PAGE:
This puts Brexit into the context of 60 years prior to the vote of 2016 &, time & while listening to it, the litany of bungling, un-thought out decisions & incompetence made me want to cover my eyes & ears time & again. This is a superb listen.

2 people found this helpful

  • Overall
    5 out of 5 stars
  • Performance
    5 out of 5 stars
  • Story
    5 out of 5 stars

Wonderful tour de force

This is an excellent book, full of insights. It frames Brexit very successfully within the context of post-Imperial policy and perceptions. It is unputdownable.

2 people found this helpful

  • Overall
    5 out of 5 stars
  • Performance
    5 out of 5 stars
  • Story
    5 out of 5 stars

Liked this a lot. Very good contemporary history.

Interesting to listen to Britain Alone together with Steve Richards audiobooks and Churchills Shadow.

They complement one another. The story is coherent and for me convincing and Sean Barrett invariably reads well.

1 person found this helpful

  • Overall
    5 out of 5 stars
  • Performance
    5 out of 5 stars
  • Story
    5 out of 5 stars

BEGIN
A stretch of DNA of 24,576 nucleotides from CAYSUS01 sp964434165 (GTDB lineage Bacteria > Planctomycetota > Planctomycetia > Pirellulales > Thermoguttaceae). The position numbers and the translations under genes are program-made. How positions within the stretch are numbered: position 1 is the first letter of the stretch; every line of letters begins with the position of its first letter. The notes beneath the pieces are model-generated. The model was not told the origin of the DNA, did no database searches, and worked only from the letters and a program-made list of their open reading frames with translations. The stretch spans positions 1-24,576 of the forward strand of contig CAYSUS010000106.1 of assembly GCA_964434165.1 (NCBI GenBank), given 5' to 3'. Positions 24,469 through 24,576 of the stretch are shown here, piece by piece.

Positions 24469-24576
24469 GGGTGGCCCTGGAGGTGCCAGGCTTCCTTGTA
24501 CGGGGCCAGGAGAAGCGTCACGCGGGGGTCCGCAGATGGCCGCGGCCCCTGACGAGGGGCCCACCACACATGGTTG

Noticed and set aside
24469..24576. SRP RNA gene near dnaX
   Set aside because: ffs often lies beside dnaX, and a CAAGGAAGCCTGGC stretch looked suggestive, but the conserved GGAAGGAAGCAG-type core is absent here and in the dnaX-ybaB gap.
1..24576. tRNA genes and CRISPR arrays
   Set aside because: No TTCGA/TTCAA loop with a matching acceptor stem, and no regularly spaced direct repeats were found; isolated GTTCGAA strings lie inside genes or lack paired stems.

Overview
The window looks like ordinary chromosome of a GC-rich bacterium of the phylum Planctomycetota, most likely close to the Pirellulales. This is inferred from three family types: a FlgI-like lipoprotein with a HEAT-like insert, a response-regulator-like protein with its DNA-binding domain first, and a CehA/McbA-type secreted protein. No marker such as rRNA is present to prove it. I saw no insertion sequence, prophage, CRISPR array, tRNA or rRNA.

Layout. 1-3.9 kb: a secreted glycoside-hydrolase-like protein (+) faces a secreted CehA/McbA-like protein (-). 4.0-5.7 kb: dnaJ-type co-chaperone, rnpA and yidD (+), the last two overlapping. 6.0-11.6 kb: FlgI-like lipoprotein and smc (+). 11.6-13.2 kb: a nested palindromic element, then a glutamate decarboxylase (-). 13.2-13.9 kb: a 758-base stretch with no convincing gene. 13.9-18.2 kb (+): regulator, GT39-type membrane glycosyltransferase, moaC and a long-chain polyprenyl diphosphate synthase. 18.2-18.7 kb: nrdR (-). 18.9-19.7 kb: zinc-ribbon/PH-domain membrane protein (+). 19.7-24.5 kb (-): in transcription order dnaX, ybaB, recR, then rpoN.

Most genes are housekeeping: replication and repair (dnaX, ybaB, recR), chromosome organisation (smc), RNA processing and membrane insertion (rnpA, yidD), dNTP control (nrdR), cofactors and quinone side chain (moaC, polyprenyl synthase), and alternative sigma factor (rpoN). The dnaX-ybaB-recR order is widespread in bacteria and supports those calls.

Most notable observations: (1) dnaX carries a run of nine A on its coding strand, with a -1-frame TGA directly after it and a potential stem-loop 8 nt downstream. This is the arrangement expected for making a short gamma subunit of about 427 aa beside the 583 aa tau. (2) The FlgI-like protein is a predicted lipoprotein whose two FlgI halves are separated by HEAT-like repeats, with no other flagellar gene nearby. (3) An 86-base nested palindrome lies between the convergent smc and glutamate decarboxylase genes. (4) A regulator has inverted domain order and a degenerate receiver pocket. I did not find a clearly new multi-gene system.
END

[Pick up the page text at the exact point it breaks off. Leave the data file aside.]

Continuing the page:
Survey of GB's Postwar Relationship with EU

Britain Alone covers the major developments in Britain's relationship with the Europe in the context of the former's search for a new role following the end of Empire alongside its desire to maintain an old role of global power. The narrator sounds tired, which helps underscore what seems like the author's feeling of quiet exasperation and anger at the developments detailed. This style of narration won't be to everyone's taste, and its definitely one to preview before buying. I listened at 1.5x speed. Britain Alone makes the case for GB's failure to fully come to terms with its diminished standing in the world from 1945 and its need to take the potential of the EU more seriously. Remainers will shake their heads in agreement at the failure of successive governments to accept the inevitable--which the author describes often as resulting from a combination of arrogance and insecurity. I would guess that Leavers might do the same at the author's talking about Brexit as if the British electorate had nothing to do with it, and was the result of Cameron's foolishness and Tory backbencher's zealotry. There's also something unpersuasive about the stress that GB needs to realise it is no longer powerful in the ways it once was, just because it involves psychological pain, as the author admits, but offers no new positive vision in its place. Would this ever be a winning strategy, even if it accurately reflected reality?